The book worm, the foreign-looking one with the dark, close set eyes an the Roman nose, who had never been sought after or cherished; who had always been left alone, to read.
A stray fact: insects are not drawn to candle flames, they are drawn to the light on the far side of the flame, they go into the flame and sizzle to nothingness because they're so eager to get to the light on the other side.
You have started the book with this bubble over your head that contains a cathedral full of fire - that contains a novel so vast and great and penetrating and bright and dark that it will put all other novels ever written to shame. And then, as you get towards the end, you begin to realise, no, it's just this book.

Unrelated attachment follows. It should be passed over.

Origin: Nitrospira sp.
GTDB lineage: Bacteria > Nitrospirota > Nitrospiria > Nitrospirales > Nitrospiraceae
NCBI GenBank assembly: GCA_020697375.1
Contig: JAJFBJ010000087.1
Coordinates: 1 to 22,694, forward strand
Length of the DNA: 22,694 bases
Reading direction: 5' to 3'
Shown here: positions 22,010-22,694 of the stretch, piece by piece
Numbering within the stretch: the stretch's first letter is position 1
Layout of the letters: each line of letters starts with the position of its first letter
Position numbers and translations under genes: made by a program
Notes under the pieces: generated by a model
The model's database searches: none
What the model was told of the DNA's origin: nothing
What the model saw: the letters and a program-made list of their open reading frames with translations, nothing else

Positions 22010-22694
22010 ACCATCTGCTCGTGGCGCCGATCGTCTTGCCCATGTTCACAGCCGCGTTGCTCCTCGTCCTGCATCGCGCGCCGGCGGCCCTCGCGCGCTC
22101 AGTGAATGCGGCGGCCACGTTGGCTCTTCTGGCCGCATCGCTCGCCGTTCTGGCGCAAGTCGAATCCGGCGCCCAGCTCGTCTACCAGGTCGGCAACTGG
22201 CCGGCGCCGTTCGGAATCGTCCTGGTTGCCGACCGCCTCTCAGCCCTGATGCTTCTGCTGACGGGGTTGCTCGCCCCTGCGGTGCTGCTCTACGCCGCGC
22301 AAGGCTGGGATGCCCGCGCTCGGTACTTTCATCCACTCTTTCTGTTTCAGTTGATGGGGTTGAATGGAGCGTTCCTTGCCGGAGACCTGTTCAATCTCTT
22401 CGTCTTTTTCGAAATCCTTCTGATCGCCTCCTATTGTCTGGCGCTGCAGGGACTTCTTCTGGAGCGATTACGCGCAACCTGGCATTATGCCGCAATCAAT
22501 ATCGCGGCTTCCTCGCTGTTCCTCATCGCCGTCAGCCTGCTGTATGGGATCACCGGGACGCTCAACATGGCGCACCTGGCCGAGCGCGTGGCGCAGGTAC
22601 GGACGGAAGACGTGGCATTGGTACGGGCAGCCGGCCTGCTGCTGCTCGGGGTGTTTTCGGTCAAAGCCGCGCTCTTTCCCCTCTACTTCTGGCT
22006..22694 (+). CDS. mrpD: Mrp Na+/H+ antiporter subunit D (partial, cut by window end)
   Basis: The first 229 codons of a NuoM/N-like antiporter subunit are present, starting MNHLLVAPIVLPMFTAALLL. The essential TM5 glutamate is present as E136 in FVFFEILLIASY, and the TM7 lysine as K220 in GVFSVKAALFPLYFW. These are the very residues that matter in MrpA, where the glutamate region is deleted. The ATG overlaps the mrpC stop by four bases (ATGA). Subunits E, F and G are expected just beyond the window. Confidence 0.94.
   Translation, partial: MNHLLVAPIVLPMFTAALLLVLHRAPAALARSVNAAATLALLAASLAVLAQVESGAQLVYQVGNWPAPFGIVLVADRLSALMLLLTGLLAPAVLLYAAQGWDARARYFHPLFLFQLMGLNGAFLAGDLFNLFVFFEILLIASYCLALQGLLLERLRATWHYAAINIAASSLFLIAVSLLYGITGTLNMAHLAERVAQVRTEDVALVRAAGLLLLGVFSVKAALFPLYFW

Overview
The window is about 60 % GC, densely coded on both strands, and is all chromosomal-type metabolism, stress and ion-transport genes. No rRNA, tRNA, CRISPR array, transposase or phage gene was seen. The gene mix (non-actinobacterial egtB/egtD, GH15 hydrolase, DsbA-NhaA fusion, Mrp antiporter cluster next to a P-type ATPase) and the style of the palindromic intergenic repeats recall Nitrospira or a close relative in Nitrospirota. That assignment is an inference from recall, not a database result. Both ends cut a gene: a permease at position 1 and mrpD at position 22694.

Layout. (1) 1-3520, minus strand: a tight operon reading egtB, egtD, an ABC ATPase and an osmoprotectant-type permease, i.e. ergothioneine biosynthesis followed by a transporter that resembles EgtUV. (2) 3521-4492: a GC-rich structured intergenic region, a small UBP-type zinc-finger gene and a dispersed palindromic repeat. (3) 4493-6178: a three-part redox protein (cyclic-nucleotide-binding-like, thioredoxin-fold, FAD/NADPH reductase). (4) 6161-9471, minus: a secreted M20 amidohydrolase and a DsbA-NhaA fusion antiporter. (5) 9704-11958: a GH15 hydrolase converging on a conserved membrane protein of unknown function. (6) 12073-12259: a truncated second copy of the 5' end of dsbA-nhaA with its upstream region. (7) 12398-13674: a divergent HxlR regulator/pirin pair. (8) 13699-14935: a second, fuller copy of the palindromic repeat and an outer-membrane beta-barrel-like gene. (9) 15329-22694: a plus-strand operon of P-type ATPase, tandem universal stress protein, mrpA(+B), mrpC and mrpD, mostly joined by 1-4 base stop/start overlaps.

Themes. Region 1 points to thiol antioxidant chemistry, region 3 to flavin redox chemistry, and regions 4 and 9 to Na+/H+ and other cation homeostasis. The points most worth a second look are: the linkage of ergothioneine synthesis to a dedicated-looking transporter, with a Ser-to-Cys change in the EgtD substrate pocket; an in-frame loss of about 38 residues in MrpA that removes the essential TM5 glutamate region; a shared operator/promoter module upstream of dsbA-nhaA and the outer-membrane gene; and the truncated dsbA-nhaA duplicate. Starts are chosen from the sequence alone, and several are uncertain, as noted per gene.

Like my hero Virginia Woolf, I do lack confidence. I always find that the novel I'm finishing, even if it's turned out fairly well, is not the novel I had in my mind. I think a lot of writers must negotiate this, and if they don't admit it, they're not being honest.
She'd never imagined it like this-when she thought of someone (a woman like herself)losing her mind, she'd imagined shrieks and wails, hallucinations; but at that moment it had seemed clear that there was another way, far quieter; a way that was numb and hopeless, flat, so much so that an emotion as strong as sorrow would have been a relief.
The only difference was one of them was trying to make a perfect cake and one of them was trying to write a great book. But if we remove that from the equation, it's the same impulse and they are equally entitled to their ecstasies and their despair.